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“We’re all the same. There’s nobody left to love us.”

Given the arduous process of making a stop-motion animated film, most entries in the form have a clear basis for being done in this style. Take Fantastic Mr. Fox, wherein Wes Anderson was able to find a new home for his symmetrical images and affected, deadpan humor. Or look at the films from Laika, such as Coraline or Kubo and the Two Strings. These efforts go for sheer spectacle (though often grounded in human emotion). Each of their stories enhances oddity or widens majesty with the clear effort on display. Stop-motion is clearly having some resemblance of a comeback; one of the most successful current franchises, LEGO, apes the style even though it’s computer generated.

My Life as a Zucchini, the French Oscar nominee for Animated Feature, takes a slightly different path than the aforementioned films. There’s little aesthetic beauty to the world on display, all the better to match a fairly grim premise (that blossoms into an uplifting story). Zucchini, or Courgette in French, suddenly finds himself orphaned when his alcoholic mother meets with a tragically quick and mundane accident. He’s first seen collecting his mom’s beer cans, assembling a tower, and generally attempting to avoid her fits of rage. After the death, it seems like Courgette’s life may only grow worse.

He’s sent to a foster home, and it initially seems like a deeper circle of hell. A bully, Simon, quickly establishes Courgette as his newest target. Luckily, the film doesn’t stay mired in this misery for long. Simon winds up being a more complex individual than he first appears, and relationships are quickly tied between all of the foster kids. Their backstories are similarly wrenching, but for the most part Zucchini uses these individual tales as a lump sum of tragedy that represents many of life’s shortcomings. Everything is upended once again with the arrival of Camille, a new leader for the group and a quietly romantic lifeline for Courgette.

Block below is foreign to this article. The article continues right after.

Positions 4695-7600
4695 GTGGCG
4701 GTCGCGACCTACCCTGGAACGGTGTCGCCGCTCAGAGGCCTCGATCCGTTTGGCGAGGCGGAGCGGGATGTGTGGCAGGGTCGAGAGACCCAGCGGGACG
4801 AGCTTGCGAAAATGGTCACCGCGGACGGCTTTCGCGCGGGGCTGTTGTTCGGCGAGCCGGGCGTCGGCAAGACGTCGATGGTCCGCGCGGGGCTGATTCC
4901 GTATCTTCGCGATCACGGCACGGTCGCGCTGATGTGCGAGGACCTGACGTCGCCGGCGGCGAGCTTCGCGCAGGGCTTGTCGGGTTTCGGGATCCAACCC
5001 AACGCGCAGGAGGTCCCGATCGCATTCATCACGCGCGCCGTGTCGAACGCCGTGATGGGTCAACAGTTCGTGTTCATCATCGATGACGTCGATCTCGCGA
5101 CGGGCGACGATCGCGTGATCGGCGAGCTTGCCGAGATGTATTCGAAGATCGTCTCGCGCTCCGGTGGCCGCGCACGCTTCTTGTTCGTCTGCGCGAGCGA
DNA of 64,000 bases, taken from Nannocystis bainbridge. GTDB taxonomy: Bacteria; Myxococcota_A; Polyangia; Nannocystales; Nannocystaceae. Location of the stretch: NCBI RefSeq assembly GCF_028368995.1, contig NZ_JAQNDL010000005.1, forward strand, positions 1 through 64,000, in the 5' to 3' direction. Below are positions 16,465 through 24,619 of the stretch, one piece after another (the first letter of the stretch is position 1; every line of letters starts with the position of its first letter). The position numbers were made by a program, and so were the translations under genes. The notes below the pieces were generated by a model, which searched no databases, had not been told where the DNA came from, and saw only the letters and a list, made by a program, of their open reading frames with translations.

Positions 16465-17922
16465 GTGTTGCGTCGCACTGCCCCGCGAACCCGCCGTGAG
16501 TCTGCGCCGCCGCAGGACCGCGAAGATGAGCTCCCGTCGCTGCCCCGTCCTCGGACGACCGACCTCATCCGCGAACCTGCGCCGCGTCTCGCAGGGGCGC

Many details of this may sound familiar, and some of the plot mechanics read as Disney-esque in their embrace of scheming kids taking down plotting adults. There are a few key distinctions, though. Plenty of Disney films deal with death as an abstract concept, with the occurrence of single parenting almost becoming a joke for the studio. Here, though, that heartache is the central point and catharsis is only reached in small pieces rather than climactic adventures. Zucchini gives itself over to scenes of these children struggling to comprehend the horrors they’ve had to experience, and slowly realizing how vital their friendships are in the face of a generally uncaring world.

The other distinction, of course, is the stop-motion. The greatest strength of Zucchini is how well that style is married to the weightier concerns of outcast children and emotional uncertainties. The children are all shaped similarly, with outsized heads wobbling atop thin torsos and string-bean limbs. To a literal extent, this shows undernourishment, like (wisely) unexplained scars hint at physical abuse. But the exaggerated features also show that these kids are outside of the norm, how apart from the rest of the world they must feel. They form a collective with each other based on circumstance and traumatic similarities, but that bond is literalized by their wide, sullen eyes and disproportioned bodies.

The rest of the world surrounding the kids similarly shows off their worldview. Land around the foster home is sparse, occasionally dotted with repetitive trees, or grim buildings. Best of all is the attention given to the tokens each person carries around with them. Courgette totes a beer can that he eventually makes into a gift for Camille. One child has a teddy bear, another a pair of goggles gifted in a rare moment of connection to the outer world. And given Courgette’s affinity for drawing, the film is littered with crude sketches that mirror whatever crises or fortune is taking place at any given time. When he sends letters to the kind police officer who visits regularly, they take the form of pictures rather than text. This enlivens Zucchini from a visual standpoint, but it also expresses how these kids are only just learning to express what’s going on in their warped hearts.

With a runtime only at about an hour, My Life as a Zucchini’s greatest fault is that it winds up feeling a bit slight. As magnetically as one is drawn to these kids, you wish for more time spent in their world, getting to view their healing. Certain relationships, like the friendship between Simon and Courgette, are rushed even if the end result is moving and genuine. Luckily, the animation nearly always makes up for this brevity by packing as much representation of self as possible into each frame. Even though we spend little time with many given characters, we come to know them through their prized possessions or their ticks (the hardest to watch being one girl convinced that every arriving car contains her mother). Even though the look of the film takes some time to adjust to, My Life as a Zucchini uses that disconnect to illuminate how little difference there is between us all. We each suffer through tragedy, and we can only recover with the help of loved ones. It’s a simple lesson, beautifully told in a form deserving of its minor renaissance.



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Josh Oakley is a writer for Cut Print Film and runs the pop culture blog Wine and Pop.

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